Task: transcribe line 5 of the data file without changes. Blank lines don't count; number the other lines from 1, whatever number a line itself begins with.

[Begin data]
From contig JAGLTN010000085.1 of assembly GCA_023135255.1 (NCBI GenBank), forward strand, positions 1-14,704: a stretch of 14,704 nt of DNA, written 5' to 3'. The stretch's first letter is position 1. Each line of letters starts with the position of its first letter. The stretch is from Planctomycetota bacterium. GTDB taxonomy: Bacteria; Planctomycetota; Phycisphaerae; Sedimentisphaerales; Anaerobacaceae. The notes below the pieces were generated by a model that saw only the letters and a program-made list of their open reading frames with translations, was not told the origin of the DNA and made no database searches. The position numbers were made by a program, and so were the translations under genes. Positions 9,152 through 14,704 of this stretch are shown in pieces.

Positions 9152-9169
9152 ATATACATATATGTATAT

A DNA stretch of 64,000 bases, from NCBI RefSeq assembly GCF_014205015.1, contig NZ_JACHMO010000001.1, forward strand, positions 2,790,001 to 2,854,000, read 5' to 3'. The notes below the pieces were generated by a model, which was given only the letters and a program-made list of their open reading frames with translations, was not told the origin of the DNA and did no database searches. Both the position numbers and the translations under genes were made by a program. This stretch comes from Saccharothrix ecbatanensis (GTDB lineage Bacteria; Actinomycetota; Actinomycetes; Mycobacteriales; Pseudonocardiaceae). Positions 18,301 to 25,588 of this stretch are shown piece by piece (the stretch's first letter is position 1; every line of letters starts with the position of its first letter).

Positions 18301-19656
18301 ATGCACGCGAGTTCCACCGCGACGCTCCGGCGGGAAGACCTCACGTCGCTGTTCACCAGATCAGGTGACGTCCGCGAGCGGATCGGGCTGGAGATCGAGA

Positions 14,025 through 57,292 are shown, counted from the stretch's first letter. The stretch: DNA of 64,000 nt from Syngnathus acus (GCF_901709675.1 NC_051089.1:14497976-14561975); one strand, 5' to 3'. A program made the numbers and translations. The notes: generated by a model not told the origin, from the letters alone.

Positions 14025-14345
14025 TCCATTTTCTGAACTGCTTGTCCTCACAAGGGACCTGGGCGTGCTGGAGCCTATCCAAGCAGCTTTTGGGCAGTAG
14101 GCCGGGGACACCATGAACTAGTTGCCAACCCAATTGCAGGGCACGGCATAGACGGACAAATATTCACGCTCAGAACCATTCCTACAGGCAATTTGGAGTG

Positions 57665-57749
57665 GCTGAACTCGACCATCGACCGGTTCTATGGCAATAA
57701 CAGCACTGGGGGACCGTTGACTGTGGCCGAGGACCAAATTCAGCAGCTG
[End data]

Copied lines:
Positions 18301-19656